AstraZeneca side effect trigger discovered by scientists

EMA warns that booster jabs can oversaturate the immune system

Data released in Spain shows total number of adverse effects to Covid vaccines. Image: Pixabay

Researchers from Cardiff and the US believe they may have found the trigger behind the rare blood clot complications that can occur after the Oxford/ AstraZeneca Covid-19 vaccine. According to the team, the AstraZeneca side effect reaction can be traced to the way the adenovirus used by the vaccine to shuttle the coronavirus’s genetic material into cells binds with a specific protein in the blood, known as platelet factor 4 (PF4).

This may then spark a chain reaction within the immune system that ends in the development of blood clots, a condition known as vaccine-induced immune thrombotic thrombocytopenia (VITT). Prof Alan Parker, from Cardiff University’s School of Medicine, said: “VITT only happens in extremely rare cases because a chain of complex events needs to take place to trigger this ultra-rare side effect.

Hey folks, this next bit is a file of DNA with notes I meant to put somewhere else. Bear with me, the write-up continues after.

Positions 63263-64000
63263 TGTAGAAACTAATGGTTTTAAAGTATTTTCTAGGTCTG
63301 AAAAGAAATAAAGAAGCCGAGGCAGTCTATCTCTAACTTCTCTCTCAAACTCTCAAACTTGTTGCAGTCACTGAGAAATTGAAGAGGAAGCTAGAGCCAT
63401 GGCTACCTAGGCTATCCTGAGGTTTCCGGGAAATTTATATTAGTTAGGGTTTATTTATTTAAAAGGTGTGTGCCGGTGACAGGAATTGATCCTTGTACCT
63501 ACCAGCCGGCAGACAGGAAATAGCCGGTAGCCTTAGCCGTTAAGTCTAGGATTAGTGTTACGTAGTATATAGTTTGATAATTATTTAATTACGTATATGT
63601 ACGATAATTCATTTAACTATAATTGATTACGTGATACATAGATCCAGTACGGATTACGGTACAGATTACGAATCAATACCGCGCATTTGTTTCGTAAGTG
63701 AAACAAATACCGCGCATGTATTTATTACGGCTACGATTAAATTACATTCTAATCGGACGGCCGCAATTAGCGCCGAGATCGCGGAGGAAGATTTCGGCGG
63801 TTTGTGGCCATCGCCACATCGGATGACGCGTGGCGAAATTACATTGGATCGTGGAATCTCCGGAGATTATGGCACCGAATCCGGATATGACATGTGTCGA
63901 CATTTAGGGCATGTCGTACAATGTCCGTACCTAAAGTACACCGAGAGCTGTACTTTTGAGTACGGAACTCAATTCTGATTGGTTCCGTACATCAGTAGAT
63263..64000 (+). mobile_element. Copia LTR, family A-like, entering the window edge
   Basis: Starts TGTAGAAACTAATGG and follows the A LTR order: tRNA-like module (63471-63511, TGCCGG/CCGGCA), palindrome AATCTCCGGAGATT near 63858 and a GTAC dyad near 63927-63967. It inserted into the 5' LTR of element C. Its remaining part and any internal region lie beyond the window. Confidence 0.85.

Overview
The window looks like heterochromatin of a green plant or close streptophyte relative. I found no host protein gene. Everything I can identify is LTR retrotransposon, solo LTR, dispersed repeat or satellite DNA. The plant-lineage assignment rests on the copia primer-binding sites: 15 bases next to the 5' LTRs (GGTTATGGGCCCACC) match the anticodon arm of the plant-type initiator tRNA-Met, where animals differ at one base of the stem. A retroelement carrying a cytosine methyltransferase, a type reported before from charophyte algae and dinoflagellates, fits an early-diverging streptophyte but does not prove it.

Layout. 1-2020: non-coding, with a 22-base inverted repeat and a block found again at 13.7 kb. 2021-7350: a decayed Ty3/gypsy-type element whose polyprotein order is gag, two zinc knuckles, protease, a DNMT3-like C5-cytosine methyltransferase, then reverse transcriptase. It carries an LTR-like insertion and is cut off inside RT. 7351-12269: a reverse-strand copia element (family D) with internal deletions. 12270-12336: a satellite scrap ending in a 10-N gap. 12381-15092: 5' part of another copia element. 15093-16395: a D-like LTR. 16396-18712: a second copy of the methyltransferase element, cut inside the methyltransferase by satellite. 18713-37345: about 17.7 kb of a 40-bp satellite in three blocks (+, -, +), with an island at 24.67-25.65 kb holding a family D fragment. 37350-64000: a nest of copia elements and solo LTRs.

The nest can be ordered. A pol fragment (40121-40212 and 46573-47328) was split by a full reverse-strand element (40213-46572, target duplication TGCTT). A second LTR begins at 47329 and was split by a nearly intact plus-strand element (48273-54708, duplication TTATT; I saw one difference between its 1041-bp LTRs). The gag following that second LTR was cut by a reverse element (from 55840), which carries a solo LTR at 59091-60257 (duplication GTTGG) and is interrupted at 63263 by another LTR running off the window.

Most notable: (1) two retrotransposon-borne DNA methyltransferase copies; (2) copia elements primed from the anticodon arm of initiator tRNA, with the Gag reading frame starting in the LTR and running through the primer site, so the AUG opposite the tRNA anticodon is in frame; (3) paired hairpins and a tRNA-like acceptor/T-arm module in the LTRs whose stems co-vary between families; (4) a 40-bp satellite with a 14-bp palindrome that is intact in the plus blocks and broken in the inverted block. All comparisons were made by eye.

“Our data confirms PF4 can bind to adenoviruses, an important step in unravelling the mechanism underlying VITT. Establishing a mechanism could help to prevent and treat this disorder.

“We hope our findings can be used to better understand the rare side effects of these new vaccines and potentially to design new and improved vaccines to turn the tide on this global pandemic.”

There have been 426 cases in the UK so far out of about 50 million doses of the vaccine, equivalent to less than one in 100,000. The side effect has been linked to 73 deaths in the UK. The company also sent some of its own researchers to look into the AstraZeneca side effect and the results were published in the Science Advances Journal.

A spokesperson for the company told the BBC: “Although the research is not definitive, it offers interesting insights and AstraZeneca is exploring ways to leverage these findings as part of our efforts to remove this extremely rare side effect.”

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Written by

Claire Gordon